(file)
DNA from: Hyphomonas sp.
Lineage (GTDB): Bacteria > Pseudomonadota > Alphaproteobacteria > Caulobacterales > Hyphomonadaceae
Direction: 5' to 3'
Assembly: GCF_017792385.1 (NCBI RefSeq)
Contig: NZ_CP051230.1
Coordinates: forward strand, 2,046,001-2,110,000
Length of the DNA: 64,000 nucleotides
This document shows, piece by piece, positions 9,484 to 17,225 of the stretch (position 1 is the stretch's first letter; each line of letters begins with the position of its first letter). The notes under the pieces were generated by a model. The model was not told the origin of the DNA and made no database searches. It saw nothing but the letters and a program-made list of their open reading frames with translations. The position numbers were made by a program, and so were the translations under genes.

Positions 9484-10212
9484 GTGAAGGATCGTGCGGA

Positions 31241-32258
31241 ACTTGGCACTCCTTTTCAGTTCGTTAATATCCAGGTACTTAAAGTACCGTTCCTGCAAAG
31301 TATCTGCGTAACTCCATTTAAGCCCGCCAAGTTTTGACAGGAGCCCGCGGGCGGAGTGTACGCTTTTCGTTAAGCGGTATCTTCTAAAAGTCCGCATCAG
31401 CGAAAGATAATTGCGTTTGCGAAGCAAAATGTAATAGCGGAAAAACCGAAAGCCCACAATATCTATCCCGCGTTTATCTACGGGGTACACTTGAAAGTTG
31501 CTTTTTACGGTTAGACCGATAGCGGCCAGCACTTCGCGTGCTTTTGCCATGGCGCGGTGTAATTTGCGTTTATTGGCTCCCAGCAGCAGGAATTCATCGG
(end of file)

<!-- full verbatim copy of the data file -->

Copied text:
DNA from: Hyphomonas sp.
Lineage (GTDB): Bacteria > Pseudomonadota > Alphaproteobacteria > Caulobacterales > Hyphomonadaceae
Direction: 5' to 3'
Assembly: GCF_017792385.1 (NCBI RefSeq)
Contig: NZ_CP051230.1
Coordinates: forward strand, 2,046,001-2,110,000
Length of the DNA: 64,000 nucleotides
This document shows, piece by piece, positions 9,484 to 17,225 of the stretch (position 1 is the stretch's first letter; each line of letters begins with the position of its first letter). The notes under the pieces were generated by a model. The model was not told the origin of the DNA and made no database searches. It saw nothing but the letters and a program-made list of their open reading frames with translations. The position numbers were made by a program, and so were the translations under genes.

Positions 9484-10212
9484 GTGAAGGATCGTGCGGA

Positions 31241-32258
31241 ACTTGGCACTCCTTTTCAGTTCGTTAATATCCAGGTACTTAAAGTACCGTTCCTGCAAAG
31301 TATCTGCGTAACTCCATTTAAGCCCGCCAAGTTTTGACAGGAGCCCGCGGGCGGAGTGTACGCTTTTCGTTAAGCGGTATCTTCTAAAAGTCCGCATCAG
31401 CGAAAGATAATTGCGTTTGCGAAGCAAAATGTAATAGCGGAAAAACCGAAAGCCCACAATATCTATCCCGCGTTTATCTACGGGGTACACTTGAAAGTTG
31501 CTTTTTACGGTTAGACCGATAGCGGCCAGCACTTCGCGTGCTTTTGCCATGGCGCGGTGTAATTTGCGTTTATTGGCTCCCAGCAGCAGGAATTCATCGG